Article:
B2B Payments

Fundbox, Brandwise Execs: How Net 60 Helps B2B — And Why They’re Joining Forces

Fundbox, Brandwise Execs: How Net 60 Helps B2B

Is it time for B2B to come to terms … with terms? B2B capital company Fundbox said this week it was selected by sales solution firm Brandwise to offer net payment terms for suppliers, retailers and agencies. Fundbox CBO Sebastian Rymarz and Brandwise CEO Todd Litzman delve into the partnership and explain why “net 60” may help transform B2B payments.

B2B payments are mired in delays, in errors, in an imbalance in funds flow and credit terms. Simply put, buyers stretch out payments and suppliers play the waiting game – at least as well as it can be played with checks and cards.

The result is a cash flow crunch. Access to financing (trade finance, that is), especially online, can level the playing field a bit.

Fundbox said on Wednesday (May 1) that it had been selected by application service provider Brandwise to help provide net terms for the latter’s suppliers, buying agents and retailers through Fundbox’s B2B capital platform.

In terms of the mechanics of the integration, Fundbox’s offering is being embedded in both Brandwise’s online and mobile platforms, which helps suppliers and sales agencies sell to retailers.

The companies said suppliers can get paid as soon as an order is “captured” through the Brandwise system, and approved retailers get “net 60 terms” on their purchases, within credit limits. Fundbox enables sellers to authorize funds within the aforementioned credit limit to ensure funds are “earmarked” and cannot be used until the sale is captured.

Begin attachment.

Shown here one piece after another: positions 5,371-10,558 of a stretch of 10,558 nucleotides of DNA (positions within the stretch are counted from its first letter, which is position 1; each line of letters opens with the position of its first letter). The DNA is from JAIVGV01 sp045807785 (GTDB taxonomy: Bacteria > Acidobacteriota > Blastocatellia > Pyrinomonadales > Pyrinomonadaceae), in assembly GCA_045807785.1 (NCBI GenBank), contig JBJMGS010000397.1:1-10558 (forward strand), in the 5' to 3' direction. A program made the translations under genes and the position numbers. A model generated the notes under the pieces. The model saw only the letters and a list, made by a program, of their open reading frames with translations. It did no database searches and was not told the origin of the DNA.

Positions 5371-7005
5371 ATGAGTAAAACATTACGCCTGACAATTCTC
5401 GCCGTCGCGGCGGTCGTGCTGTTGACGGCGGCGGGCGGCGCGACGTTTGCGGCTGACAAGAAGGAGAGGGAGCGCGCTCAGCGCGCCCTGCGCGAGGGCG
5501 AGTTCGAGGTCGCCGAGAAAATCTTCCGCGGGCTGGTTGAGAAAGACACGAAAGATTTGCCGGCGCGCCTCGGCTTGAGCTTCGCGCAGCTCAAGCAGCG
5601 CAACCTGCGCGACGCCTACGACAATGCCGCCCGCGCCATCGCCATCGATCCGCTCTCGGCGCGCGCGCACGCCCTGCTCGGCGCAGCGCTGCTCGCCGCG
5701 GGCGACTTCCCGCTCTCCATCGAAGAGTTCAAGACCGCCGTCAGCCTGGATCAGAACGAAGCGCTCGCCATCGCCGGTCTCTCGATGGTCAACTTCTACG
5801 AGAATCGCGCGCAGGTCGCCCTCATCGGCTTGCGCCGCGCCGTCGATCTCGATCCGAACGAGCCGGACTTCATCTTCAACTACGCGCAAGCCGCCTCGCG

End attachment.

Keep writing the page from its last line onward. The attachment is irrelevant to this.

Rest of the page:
One advantage lies in the fact that the retail ecosystem, as brought together through the partnership, may become less reliant on credit cards.

With Fundbox’s model, the companies applying for credit complete an application form and connect to a number of business data sources, with a streamlined credit decisioning process underpinned by machine learning. The firm, which says it has facilitated over $1 billion in credit being extended to small businesses, lets borrowing enterprises access up to $100,000 through revolving business lines of credit.

In an interview with Karen Webster, the executives at the helms of both Fundbox and Brandwise weighed in on the ways machine learning and extension of net terms – along with a jointly powered model that lets suppliers get paid with speed while enabling buyers to finance their purchases – can streamline B2B transactions and spur SMB growth.

According to Fundbox CBO Sebastian Rymarz, the gift and home verticals are marked by transactions that find their genesis at trade shows. Retailers may go in hopes of discovering new products, and by working with agencies and showrooms, may place an order for, say, 10,000 pairs of sunglasses. With the integration of Fundbox, that order, placed through the Brandwise application, can now be done on terms. The sellers and vendors can get paid today, Rymarz said, while buyers can pay over 60 days or can choose to finance beyond that 60-day window. Fundbox will allow them to “pay over time and increase their purchasing power” across, for example, 75 days.